Subscribe Today

For luck, for lard or just for fun

PIGS “ROOT AHEAD” so they are considered a symbol of progress and good fortune. What can it hurt? Why not whip up a meal of roast pork, sauerkraut and black-eyed peas for New Year’s Day?
PIGS “ROOT AHEAD” so they are considered a symbol of progress and good fortune. What can it hurt? Why not whip up a meal of roast pork, sauerkraut and black-eyed peas for New Year’s Day?

Laura Dean Bennett
Contributing Writer

Well, the thrill of Christmas is over and I’ve probably put on five more pounds, but there’s still one more compelling excuse for overeating. 

New Year’s.

Let us decide what foods to include in the last debauchery of this holiday season by considering which foods are thought to be the luckiest.

You may have heard the expression, “Rooting ahead into the new year.” 

Pork is a celebratory dish in all pig-loving cultures around the world.

Pigs “root ahead” as they eat, as opposed to the backwards scratching of chickens and turkeys, so they are considered a symbol of progress and good fortune. 

A lot of people wouldn’t think of starting the new year without eating pork – I guess maybe also because pork is from pigs, which are known for their “rich” layers of fat. 

Also, maybe, because we have left-over hams from Christmas – at least what we didn’t already grind up for ham salad. 

Of course, we could probably eat ham salad sandwiches for New Year’s eve and kill two birds with one ham, so to speak.

My mom would usually cook up a home-butchered pork roast, a mess of sauerkraut, and a pot of black-eyed peas. 

As a child, I wanted none of that. Okay, I liked the pork roast, but the sauerkraut and black-eyed peas were of no interest.
My taste buds have matured since then, and now I love sauerkraut – one out of two isn’t bad.

Besides kind of falling into the round category, there’s possibly another reason why black-eyed peas have historically been considered lucky, especially by folks in the South.

After the Civil War, starving Union soldiers ate up Southern crops, but they left behind the black-eyed peas, which they considered to be livestock feed. 

Of course, Southerners knew that the hearty legumes are full of protein and had been eating them for years. 

Black-eyed peas had been providing much-needed sustenance during the war and continued to do so during the period of reconstruction when the possibility of starving to death had to be very real for many families.

That alone must have cemented their reputation as being very lucky, indeed.

“Peas for pennies, greens for dollars and cornbread for gold,” goes an old Southern saying. 

It’s worthy of note that all three of these foods were staples on the tables of women trying to feed their families in the hard years following the war. 

Cabbage, and hence, sauerkraut, is green like money– automatically making them suitable for a New Year’s meal. 

Another reason for eating sauerkraut at New Year’s may have to do with timing of cabbage harvesting, and the shredding and pickling of pounds and pounds of it to preserve as sauerkraut. 

If you’ve ever prepared, or brined your own sauerkraut, like my dad did, you know it takes six to eight weeks to ferment. So, if your cabbage is harvested at the end of October, the kraut is just about perfect for eating at the end of the year.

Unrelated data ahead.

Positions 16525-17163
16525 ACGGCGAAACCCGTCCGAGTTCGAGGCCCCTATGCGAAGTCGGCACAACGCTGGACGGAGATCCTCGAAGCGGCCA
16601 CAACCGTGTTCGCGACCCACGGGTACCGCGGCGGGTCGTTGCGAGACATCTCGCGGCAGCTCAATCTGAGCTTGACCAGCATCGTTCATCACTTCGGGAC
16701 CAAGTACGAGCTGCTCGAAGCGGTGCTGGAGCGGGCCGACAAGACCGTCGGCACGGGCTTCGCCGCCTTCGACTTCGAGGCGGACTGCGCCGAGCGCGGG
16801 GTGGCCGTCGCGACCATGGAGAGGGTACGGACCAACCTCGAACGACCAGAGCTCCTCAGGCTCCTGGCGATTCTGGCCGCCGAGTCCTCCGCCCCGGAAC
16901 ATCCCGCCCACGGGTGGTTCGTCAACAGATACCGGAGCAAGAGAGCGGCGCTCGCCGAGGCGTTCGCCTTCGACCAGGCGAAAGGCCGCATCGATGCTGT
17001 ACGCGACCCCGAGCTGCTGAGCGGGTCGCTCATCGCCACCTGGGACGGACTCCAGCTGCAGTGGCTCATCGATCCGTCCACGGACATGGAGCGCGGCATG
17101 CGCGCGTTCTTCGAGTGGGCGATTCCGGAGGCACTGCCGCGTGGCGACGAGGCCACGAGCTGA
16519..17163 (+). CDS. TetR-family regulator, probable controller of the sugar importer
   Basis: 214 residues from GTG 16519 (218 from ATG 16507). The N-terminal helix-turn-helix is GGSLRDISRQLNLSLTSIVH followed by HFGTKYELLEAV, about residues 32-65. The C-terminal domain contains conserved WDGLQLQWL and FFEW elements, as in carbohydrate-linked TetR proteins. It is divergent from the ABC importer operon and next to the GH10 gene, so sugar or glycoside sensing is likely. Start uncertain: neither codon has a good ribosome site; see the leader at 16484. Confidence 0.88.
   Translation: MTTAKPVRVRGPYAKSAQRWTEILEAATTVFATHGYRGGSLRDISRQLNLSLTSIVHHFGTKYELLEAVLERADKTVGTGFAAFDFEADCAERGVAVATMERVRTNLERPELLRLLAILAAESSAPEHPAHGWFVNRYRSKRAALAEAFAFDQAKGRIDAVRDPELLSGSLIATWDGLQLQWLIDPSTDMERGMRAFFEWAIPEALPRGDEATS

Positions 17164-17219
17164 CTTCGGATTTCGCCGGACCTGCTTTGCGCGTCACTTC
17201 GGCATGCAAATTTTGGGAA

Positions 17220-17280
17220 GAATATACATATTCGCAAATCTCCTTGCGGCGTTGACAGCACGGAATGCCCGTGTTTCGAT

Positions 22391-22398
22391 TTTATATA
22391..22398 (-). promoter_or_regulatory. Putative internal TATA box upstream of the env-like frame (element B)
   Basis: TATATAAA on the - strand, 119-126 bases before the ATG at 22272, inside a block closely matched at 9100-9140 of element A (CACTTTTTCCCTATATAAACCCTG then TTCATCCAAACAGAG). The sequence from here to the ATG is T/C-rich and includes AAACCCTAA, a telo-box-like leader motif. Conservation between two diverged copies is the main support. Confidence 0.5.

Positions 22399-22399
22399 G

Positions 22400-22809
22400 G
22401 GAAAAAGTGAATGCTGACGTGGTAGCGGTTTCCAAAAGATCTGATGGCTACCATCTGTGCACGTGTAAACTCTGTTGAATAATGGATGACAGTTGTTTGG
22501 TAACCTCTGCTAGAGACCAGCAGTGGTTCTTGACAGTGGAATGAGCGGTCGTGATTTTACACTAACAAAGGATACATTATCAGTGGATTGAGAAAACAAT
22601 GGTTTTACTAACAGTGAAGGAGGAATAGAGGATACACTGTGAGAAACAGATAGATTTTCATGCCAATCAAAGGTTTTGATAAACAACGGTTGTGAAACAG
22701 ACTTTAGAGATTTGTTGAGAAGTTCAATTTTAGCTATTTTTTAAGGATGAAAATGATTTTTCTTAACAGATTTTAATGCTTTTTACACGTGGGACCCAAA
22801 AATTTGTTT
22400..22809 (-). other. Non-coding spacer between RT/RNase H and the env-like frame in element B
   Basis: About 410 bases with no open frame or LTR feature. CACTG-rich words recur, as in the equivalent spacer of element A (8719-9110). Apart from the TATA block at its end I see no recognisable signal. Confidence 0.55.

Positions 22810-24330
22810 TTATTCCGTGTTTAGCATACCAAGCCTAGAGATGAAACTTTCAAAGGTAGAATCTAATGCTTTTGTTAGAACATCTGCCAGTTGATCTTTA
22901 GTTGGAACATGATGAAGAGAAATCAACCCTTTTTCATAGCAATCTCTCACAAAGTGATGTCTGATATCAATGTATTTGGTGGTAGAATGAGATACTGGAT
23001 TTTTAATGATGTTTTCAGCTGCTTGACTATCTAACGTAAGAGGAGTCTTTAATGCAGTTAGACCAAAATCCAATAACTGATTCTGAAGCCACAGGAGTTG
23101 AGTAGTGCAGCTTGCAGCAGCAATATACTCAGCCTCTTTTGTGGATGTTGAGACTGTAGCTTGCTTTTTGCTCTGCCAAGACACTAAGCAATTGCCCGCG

And the healthy, tart kraut makes the perfect side dish for rich, salty pork. 

Lots of people like to include green stuff like collards, kale, peas, broccoli and Brussels sprouts in their New Year’s menus. 
Some of these greens are also round, like coins. 

That makes them twice as lucky, I guess, because they are perennial favorites on the table for New Year’s Eve and New Year’s Day. 

Collards, turnip greens and mustard greens are all common greens for a New Year’s meal in New England and the South, although cabbage is probably the most popular of all green vegetables in every region.

These vegetables are plentiful and easy to grow, the leaves being flat, like paper currency, and thus favored for the possibility of being able to attract paper money to the family pocketbook in the new year.

Lentils and black-eyed peas also evoke roundness, so that’s probably why many families wouldn’t think of risking starting a new year without eating them.

To this day, all over Italy, and in the homes of families of Italian descent here in America, people welcome in the New Year with lentil dishes, often pairing lentils with sausage, maybe because sausage slices also look like coins. 

The eating of pickled herring for good luck at New Year’s is not common to just one region of the U.S. 

Any area with a large Scandinavian population, such as the Norwegian and Swedish communities in Minnesota, will indulge in huge herring extravaganzas this December 31st, when Scandinavian tradition dictates eating the little fish right at the stroke of midnight.

Families of German descent are also partial to eating pickled herring. 

The custom might have come from the fact that the shiny scales of herring give off the flash of money – a matter of absolutely no import to me, as, to my way of thinking, the odor of herring gives off an air of “I wouldn’t eat that if I was starving to death!” 

Of course, my taste buds may change their minds one day, like I said, they’ve been known to do that.  

To sum it all up, although I’ve been adhering to many theories regarding the “lucky New Year’s meal” for many years, I can’t say as how these foods have brought an extraordinary amount of luck to me. 

However, seeing as how I am still alive, and as anyone who knows me can attest – am extremely well-fed – and have a secure roof over my head and a warm, safe place to sleep.

Maybe I’m a lot luckier than I thought!

So, from my table to yours, I’m wishing you and yours a happy and healthy New Year, no matter what you choose to eat.

more recommended stories